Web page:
Illustrative examples of the metal ion neutralization product of the random copolymer in component (a) include Himilan 1554, Himilan 1557, Himilan 1601, Himilan 1605, Himilan 1706 and Himilan AM7311 (all products of DuPont-Mitsui Polychemicals Co., Ltd.), Surlyn 7930 (E.I. DuPont de Nemours & Co.), and Iotek 3110 and Iotek 4200 (both products of ExxonMobil Chemical). Illustrative examples of the metal ion neutralization product of the random copolymer in component (b) include Himilan 1855, Himilan 1856 and Himilan AM7316 (all products of DuPont-Mitsui Polychemicals Co., Ltd.), Surlyn 6320, Surlyn 8320, Surlyn 9320 and Surlyn 8120 (all products of E.I. DuPont de Nemours & Co.), and Iotek 7510 and Iotek 7520 (both products of ExxonMobil Chemical). Sodium-neutralized ionomer resins that are suitable as the metal ion neutralization product of the random copolymer include Himilan 1605, Himilan 1601 and Himilan 1555.

When preparing the above-described base resin, component (a) and component (b) are admixed in a weight ratio of between 100:0 and 0:100, preferably between 100:0 and 25:75, more preferably between 100:0 and 50:50, even more preferably between 100:0 and 75:25, and most preferably 100:0. If too little component (a) is included, the molded material obtained therefrom may have a decreased resilience.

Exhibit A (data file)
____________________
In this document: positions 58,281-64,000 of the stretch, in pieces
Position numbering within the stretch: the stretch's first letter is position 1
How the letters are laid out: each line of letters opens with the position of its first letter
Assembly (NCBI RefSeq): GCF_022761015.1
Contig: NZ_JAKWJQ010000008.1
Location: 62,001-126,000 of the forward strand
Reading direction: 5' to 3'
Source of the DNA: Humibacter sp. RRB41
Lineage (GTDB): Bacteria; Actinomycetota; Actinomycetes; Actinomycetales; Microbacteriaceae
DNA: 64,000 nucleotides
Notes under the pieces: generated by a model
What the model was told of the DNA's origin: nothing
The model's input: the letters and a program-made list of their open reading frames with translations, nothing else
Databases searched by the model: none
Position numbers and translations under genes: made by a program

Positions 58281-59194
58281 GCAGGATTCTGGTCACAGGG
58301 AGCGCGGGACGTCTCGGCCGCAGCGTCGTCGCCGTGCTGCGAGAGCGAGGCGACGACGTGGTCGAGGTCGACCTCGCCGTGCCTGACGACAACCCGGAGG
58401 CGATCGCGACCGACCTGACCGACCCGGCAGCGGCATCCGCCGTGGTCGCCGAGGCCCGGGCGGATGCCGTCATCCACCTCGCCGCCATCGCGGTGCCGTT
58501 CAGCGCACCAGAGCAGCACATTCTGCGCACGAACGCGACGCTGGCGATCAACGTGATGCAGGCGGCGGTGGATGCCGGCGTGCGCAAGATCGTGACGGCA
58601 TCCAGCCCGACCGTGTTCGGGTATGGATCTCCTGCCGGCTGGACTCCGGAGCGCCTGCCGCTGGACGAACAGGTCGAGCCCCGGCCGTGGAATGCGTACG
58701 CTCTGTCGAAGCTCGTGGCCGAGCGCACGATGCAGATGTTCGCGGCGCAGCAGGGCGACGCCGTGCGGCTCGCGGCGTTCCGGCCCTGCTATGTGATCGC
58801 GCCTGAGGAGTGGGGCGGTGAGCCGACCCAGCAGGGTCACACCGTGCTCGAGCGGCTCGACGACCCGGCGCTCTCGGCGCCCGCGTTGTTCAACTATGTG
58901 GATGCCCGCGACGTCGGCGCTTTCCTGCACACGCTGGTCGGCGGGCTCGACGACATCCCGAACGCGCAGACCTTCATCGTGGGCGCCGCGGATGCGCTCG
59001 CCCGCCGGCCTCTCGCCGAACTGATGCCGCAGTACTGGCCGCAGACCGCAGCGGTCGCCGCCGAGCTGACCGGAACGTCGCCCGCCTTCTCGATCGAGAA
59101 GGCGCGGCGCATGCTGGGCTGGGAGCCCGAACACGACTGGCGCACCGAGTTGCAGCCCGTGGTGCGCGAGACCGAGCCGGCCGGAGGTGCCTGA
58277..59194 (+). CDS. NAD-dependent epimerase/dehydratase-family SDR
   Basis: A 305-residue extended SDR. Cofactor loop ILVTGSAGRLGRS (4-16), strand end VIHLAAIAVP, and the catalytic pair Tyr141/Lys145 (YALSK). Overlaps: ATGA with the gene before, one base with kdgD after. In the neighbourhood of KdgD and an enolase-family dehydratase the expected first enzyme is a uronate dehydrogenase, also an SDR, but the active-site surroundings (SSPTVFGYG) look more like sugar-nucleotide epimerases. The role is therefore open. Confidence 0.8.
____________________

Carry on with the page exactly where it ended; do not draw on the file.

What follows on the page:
In addition, the proccessability of the base resin can be further improved by also adjusting the ratio in which the random copolymers and the metal ion neutralization products of the random copolymers are admixed when preparing the base resin as described above. It is recommended that the weight ratio of the random copolymers to the metal ion neutralization products of the random copolymers be generally between 0:100 and 60:40, preferably between 0:100 and 40:60, more preferably between 0:100 and 20:80, and even more preferably 0:100. The addition of too much random copolymer may lower the proccessability during mixing.